Public Television, Private Television and Citizens’ Political Knowledge
Title: Public Television, Private Television and Citizens’ Political Knowledge
Series/Number: EUI RSCAS; 2009/66
This paper examines cross-national variance in the impact of public and commercial television on citizens’ political knowledge level and whether and how that variance may be related to differences in the content of public television broadcast. Multilevel models are used to link micro-level information on citizen knowledge from the European Election Studies of 1999 and 2004 to macro-level information about media systems and how public television operates in different contexts that we compiled from a variety of information sources. We find that exposure to news programs on public and private television channels are both positively associated with political knowledge after stringent controls for possible shared determinants of news exposure and knowledge, but only among less interested citizens. While exposure to news on public television appears to have, on average, a more positive effect than exposure to news on private channels, the difference is not significant and varies greatly across contexts. Public television seems more effective in informing citizens in countries where public television is largely independent of commercial revenue and uses its public funding to provide a particularly large amount of news and information programs for a politically very heterogeneous audience. However, private television appears to have the advantage in countries characterized by the opposite characteristics and relatively lower levels of press freedom. The discussion relates our findings to debates about the virtues of public broadcasting.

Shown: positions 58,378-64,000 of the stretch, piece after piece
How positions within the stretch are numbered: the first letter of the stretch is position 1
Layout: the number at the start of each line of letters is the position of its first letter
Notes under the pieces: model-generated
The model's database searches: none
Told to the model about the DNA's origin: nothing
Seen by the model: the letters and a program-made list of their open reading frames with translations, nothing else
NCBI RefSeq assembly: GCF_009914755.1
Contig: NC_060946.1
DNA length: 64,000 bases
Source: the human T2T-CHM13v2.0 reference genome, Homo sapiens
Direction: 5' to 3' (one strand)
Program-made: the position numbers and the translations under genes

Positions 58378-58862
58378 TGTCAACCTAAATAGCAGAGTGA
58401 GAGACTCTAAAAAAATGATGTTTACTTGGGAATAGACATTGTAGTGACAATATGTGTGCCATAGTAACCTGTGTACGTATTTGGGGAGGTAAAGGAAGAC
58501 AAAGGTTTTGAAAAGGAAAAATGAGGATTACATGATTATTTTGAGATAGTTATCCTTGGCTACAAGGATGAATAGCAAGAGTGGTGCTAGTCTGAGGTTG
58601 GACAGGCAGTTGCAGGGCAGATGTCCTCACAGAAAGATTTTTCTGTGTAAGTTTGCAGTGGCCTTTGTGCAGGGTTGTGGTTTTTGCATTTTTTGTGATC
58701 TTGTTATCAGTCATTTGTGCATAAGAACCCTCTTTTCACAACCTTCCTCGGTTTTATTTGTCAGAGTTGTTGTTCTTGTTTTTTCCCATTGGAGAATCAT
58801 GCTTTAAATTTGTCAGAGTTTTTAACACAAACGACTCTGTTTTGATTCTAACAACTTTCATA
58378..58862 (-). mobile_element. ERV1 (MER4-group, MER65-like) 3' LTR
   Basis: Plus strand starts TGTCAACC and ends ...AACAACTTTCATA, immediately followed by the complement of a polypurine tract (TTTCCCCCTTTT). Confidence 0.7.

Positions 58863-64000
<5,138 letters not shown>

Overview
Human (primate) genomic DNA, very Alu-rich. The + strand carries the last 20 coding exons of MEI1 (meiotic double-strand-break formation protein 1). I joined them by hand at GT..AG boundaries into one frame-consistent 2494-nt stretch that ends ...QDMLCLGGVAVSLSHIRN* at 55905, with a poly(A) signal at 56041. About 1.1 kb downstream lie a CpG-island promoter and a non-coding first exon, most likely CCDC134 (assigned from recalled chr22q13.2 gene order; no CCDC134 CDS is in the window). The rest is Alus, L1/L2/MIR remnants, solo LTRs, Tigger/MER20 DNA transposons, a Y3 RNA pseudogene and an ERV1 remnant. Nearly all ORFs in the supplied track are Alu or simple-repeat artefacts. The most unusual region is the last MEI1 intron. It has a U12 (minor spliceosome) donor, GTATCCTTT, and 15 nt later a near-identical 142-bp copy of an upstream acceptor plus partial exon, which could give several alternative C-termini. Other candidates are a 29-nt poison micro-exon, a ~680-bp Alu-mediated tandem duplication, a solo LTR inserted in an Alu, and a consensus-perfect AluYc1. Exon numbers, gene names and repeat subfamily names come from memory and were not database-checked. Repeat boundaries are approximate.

Subject: political knowledge; mass media; public television; telecommunication regulation; cross-national comparison; multilevel models
Type of Access: openAccess